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  • JeffHamm
    replied
    Originally posted by Elamarna View Post

    Nicely put together summary Jeff.

    I think you clearly show why we need to be very careful with reaching conclusions based on the press reports. Sadly it's a fact that often we have little else to go with.


    Steve
    Thanks.

    Yes, while there can be some useful information in the press, it tends to be presented imprecisely and it has been filtered through a number of steps (the words said by the person interviewed; were the spontaneous or in response to a question? Was the question leading in any way? Did the reporter summarize the person's words, leaving out details we should know? Did an editor further reword, resummarize, based upon what they thought the reporter meant the person said or even just rewording to make it a "better story"? and so forth). The lack of official documents, in particular transcripts of interviews, means we're always held at arm's length from the actual witnesses, and with the press, those arms are that much longer.

    - Jeff

    Leave a comment:


  • Elamarna
    replied
    Originally posted by JeffHamm View Post

    In Josh's post 107, he presents two press report's, one on the 12th and the second on the 13th. The one on the 13th looks much like the one on the 12th, and it may be a more completing presentation of the original story; meaning she it doesn't look to me like she spoke to the press twice, only that the press expanded the story from the 12th on the 13th.

    Going with that idea, the story on the 12th says that she spoke to the press "yesterday", so the interview appears to have been on the 11th.

    The version on the 13th, while it reiterates the "yesterday" part (suggesting she spoke on the 12th, but I think that's just an error due to recycling the story, which of course could be wrong), also include the detail that she identified Annie at the mortuary.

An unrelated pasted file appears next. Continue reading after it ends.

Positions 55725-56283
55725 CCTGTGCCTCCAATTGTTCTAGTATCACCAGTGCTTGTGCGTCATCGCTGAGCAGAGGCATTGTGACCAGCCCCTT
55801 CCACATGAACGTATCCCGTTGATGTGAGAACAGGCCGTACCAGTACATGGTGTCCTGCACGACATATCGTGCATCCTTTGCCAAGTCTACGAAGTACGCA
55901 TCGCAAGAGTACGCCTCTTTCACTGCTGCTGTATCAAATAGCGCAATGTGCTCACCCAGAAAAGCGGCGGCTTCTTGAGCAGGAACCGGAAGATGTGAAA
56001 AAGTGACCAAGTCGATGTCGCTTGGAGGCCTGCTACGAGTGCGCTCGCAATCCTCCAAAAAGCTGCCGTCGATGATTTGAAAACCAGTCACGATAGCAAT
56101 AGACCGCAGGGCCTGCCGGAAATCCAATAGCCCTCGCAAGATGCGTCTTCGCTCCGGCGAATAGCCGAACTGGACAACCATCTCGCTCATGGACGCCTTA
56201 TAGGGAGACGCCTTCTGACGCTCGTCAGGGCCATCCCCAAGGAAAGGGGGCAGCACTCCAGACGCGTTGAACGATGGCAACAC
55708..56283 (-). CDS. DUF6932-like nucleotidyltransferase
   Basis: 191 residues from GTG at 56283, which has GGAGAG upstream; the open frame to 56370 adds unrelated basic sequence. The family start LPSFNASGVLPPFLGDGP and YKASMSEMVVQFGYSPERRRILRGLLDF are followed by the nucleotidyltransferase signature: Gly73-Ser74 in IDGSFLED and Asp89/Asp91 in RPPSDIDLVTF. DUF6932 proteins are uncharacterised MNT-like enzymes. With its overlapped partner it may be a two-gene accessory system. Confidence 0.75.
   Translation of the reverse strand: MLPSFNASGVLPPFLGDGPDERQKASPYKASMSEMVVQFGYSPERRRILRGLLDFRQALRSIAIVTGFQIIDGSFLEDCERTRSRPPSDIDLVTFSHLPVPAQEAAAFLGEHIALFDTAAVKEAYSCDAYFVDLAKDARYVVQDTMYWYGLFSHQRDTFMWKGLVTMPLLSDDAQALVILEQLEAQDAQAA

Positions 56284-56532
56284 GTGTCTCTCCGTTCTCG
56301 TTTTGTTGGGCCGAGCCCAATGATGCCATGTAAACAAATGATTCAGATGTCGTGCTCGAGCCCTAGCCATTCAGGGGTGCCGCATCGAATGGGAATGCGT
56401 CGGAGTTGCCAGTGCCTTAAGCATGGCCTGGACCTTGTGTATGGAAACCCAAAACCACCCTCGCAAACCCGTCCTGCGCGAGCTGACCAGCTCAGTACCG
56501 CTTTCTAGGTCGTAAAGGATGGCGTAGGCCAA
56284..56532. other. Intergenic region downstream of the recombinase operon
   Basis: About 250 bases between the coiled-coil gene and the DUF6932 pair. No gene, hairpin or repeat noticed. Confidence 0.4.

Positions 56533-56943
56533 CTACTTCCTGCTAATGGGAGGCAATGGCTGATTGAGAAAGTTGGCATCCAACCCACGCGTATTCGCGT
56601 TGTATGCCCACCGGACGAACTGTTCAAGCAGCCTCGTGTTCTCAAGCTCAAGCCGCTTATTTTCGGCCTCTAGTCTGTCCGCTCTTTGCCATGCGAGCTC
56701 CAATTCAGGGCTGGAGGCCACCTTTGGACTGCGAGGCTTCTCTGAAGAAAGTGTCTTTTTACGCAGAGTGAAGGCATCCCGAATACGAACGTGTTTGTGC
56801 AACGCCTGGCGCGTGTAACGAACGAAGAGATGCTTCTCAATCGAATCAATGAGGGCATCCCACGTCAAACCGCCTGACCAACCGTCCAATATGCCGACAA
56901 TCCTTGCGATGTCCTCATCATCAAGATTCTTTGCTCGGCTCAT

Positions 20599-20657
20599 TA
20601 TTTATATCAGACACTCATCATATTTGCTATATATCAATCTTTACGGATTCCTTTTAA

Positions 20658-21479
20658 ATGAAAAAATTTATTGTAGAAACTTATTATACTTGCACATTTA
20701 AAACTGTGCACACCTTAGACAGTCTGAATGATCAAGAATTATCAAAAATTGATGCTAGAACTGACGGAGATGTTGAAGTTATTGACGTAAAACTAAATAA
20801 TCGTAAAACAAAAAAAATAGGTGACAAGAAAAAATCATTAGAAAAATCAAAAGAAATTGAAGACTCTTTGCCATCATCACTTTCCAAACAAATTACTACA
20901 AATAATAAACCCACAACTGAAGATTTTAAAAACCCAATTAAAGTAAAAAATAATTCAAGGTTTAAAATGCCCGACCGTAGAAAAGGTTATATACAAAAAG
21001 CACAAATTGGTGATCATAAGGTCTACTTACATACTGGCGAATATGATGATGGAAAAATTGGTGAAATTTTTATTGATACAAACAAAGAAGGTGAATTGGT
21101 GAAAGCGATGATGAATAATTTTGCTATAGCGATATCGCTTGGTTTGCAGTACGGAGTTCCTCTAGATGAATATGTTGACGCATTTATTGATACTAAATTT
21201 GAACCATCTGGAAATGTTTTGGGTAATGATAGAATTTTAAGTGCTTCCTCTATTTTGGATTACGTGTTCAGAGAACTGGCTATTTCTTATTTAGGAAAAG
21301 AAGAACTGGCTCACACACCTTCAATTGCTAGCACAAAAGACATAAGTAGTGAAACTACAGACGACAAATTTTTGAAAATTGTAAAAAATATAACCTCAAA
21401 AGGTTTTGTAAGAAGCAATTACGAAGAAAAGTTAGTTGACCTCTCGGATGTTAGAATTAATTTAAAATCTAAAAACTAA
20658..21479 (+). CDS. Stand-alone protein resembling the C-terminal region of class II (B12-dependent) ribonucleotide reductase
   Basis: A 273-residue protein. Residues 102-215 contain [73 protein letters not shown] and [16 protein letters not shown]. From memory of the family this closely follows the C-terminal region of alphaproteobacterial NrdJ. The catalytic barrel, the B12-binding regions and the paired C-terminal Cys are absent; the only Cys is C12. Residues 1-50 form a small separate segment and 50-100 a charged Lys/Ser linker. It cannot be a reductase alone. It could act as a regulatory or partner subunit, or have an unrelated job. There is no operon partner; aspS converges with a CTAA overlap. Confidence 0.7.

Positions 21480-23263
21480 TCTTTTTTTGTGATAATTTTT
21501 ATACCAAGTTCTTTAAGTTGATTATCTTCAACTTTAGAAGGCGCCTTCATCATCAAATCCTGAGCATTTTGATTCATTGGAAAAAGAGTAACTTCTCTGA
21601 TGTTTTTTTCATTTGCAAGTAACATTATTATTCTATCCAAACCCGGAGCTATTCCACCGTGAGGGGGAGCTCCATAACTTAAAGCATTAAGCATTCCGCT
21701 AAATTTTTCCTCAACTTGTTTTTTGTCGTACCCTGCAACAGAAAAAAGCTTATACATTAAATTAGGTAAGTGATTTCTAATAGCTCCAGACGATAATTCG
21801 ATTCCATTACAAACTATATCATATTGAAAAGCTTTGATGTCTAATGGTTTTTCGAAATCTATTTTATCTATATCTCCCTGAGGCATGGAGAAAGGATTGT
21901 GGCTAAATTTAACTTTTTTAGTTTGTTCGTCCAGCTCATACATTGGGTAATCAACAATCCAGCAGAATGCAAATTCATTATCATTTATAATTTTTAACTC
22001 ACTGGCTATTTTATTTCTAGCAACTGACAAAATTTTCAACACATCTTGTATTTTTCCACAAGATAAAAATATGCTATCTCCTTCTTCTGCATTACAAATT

If I'm correct, and the two stories are the same story (one interview), that detail means she must have spoken with the police prior to having been interviewed by the press on the 11th.

    It then comes down to whether or not it would be the case that on the day she first approaches the police they also take her to the mortuary for the identification. If so, then I suppose it is possible that all happens on the morning of the 11th and the press get wind of her and interview her the same day.

    If that seems improbable, then it would point to her going to the police prior to the 11th and giving her statement, and possibly doing the identification as late as the 11th, at which point the press had learned of that and were there to interview her afterwards. That would suggest she went to the police on the 10th.

    And then there's the possibility that the press only learn of the identification after it is over, and track her down to interview her the day after, moving her statement to the 9th, the identification on the 10th, and the interview on the 11th, to appear as "yesterday" on the 12th, which gets repeated in the longer version on the 13th.

    I suppose one could even shift her going to the police on the 8th, resulting in an identification on the 9th through the 11th, with the press interviewing her on the 11th (either being there to talk to her after the identification itself, or having tracked her down after getting an inside tip from someone that an identification took place).

    Hmmm, I think that covers most of the positions one might take in a debate as to when she went to the police. Given we don't actually know, though, makes it impossible to resolve it in anything that resembles conclusive. Still, I think there's a good argument to be made that the press interviewed her on the 11th, which is 3 days after the murder on the 8th. But I'm not sure we can say she only went to the police on the 11th, as there are too many options that allow her to have done that much earlier, even as soon as the 8th itself.

    - Jeff
    Nicely put together summary Jeff.

    I think you clearly show why we need to be very careful with reaching conclusions based on the press reports. Sadly it's a fact that often we have little else to go with.


    Steve

    Leave a comment:


  • JeffHamm
    replied
    Originally posted by Elamarna View Post

    Thanks George,

    Again it's down to relying on accepting the press reports. It's clear I think she spoke to the press around 12th, if she had spoken to anyone before is I think open to debate.

    I also interpret the comment about seeing lots of couples as apply not to that morning in particular, but that she often saw couples around that time.

    The testimony of Davies seems to suggest the street was not crowded, yes there were people about, but not apparently crowded.